Baselworld 2015 trends #5: historical memory for Patek Philippe Calatrava Pilot, Leroy, Zenith and Longines
The history of a watch company with a long tradition left a legacy from where it obtains the success of today. The history ensures competency, production and innovation capability, and a good taste able to keep the company alive, and to determine trends.
It is mainly for this reason that many Maison at Baselworld 2015 showed a strong past orientation.
Leroy is working hard in reaffirming its own history of fine watchmaker. And it is from the study of the history that the new Chronomètre Observatoire comes. Beneath its intrinsic elegance, the Chronomètre Observatoire is a compendium of the Leroy expertise. This timepiece is equipped with the new hand-wound L200 movement, developed and built in the Manufacture in Le Sentier (Switzerland), and equipped with an escapement with direct impulse on the balance, balance-spring with double terminal curve and parallel-mounted twin barrels. The development of this new three-hand L200 chronometer movement pays tribute to Haute Horlogerie in a manner entirely in tune with the history of Leroy, while also backed by new technologies aimed at achieving optimal precision. The movement is housed within an elegant round gold case, framing a solid silver dial adorned with hand-guilloché “barleycorn” motifs inspired by 19th century Leroy pocket watches.
Zenith looks back both in aesthetics and mechanics. The classic lines of the three hands Elite 6150 model returns to the roots of the Brand’s traditional designs. This watch is equipped with a new movement, the caliber Elite 6150, which is the evolution of the previous base caliber Elite, conceived at the beginning of the 90s and defined the “best year’s movement” during its presentation at Baselworld 1994. The new Elite caliber has a double power reserve – so far 55 hours – through the addition of a second barrel: it now boasts a power reserve exceeding 4 days. A goal accomplished with a 3.92 mm thickness. Meanwhile, the diameter of the calibre has been significantly enlarged to match the sizes of contemporary watches. The small second display, previously positioned at 9 o’clock, is now a direct central second system. This caliber is as good to be used in an elegant three-hands, such as this one, and as the basis for new technical developments.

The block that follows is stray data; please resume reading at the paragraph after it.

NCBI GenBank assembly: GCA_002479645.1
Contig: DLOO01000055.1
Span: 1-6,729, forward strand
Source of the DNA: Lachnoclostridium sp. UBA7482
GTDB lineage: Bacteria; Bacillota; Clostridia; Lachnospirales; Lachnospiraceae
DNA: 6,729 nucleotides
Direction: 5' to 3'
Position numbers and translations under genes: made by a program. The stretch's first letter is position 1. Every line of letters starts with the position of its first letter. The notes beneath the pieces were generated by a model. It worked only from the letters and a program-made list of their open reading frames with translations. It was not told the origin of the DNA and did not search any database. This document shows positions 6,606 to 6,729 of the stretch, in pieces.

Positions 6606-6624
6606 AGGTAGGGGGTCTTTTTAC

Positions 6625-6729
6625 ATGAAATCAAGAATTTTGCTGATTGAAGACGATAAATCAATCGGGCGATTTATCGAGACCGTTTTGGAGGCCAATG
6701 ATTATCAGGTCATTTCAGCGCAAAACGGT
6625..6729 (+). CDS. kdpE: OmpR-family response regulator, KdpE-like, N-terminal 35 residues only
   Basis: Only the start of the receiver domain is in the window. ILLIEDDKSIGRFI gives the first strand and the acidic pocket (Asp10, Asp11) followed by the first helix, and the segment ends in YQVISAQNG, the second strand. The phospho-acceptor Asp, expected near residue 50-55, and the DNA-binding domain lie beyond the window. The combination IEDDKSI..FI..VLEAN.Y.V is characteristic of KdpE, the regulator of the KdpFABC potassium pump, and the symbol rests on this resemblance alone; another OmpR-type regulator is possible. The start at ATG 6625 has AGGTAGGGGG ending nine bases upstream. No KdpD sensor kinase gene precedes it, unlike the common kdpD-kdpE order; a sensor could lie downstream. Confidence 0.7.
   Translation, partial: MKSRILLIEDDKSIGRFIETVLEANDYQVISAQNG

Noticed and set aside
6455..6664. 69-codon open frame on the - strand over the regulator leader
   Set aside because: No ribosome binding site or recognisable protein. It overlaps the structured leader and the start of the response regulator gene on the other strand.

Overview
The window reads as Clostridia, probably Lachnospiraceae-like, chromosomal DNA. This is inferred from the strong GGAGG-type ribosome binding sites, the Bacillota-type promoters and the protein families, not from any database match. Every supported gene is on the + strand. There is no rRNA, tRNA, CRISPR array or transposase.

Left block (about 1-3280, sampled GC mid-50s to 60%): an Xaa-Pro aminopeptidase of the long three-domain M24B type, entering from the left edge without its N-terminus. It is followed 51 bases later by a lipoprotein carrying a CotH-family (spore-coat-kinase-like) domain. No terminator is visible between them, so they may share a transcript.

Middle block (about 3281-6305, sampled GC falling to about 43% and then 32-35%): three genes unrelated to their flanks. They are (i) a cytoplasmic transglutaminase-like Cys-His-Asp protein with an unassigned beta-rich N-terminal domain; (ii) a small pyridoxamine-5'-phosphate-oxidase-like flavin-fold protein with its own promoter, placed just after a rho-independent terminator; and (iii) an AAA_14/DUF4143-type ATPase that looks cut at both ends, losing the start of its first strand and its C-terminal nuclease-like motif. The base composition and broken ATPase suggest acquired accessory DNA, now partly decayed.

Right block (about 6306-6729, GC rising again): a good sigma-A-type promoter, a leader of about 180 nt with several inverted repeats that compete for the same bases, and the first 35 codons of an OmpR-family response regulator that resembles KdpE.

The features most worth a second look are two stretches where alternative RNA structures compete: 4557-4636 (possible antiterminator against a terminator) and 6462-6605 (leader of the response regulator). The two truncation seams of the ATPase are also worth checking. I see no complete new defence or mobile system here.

Even Patek Philippe looks at its past, even though this time with a true change of its aesthetics codices. All the Baselworld 2015 public was astonished by the new Calatrava 5524G: an aviator watch in white gold, with the Patek Philippe signature on its dial. Patek’s tradition in this field is demonstrated by two “hour-angle” watches, which allowed for faster navigation and precise positioning using a sextant and radio signal. The sizes of these watches, shown at the Patek Philippe Museum, are both enormous for a vintage Patek, at 55.3 mm. The inspiration from these watches is more conceptual than stylistic: the design of the new Calatrava Pilot is brand new for the Manufacture: a deep matt blue dial, instead of black, enhances the numerals with a thick superluminova coat and a peculiar font. The case is sporty and masculine, with finishings able to distinguish this watch from the many other pilot watches available. It is equipped with the 32 S C FUS caliber, the travel time movement which allows to read to hours at one time, and the adjustment of the home time going forward or backwad with the two pushers on the right side of the case of the watch. This is a must-see-it-alive watch. You have to see to believe.
Longines took the inspiration from a mainly medical timepiece from the early 1920s to develop the new Longines Pulsometer Chronograph. With its vintage style, this chronograph measures the number of heartbeats, in addition to the time. The original model of this reissue was used as an instrument by the medical profession to calculate a patient’s heart rate reliably and quickly. At the time, the pulse measurement was taken over a period of 60 seconds during which it was necessary to precisely calculate the number of the patient’s heartbeats. As this approach is not entirely trustworthy, the creation of pulsometer overcame inaccuracies. Indeed, this function provides a simple, reliable and rapid heart rate reading. The chronograph hand, coupled with the pulsometric scale, clearly indicates the patient’s heart rate on the screen after only 30 pulses.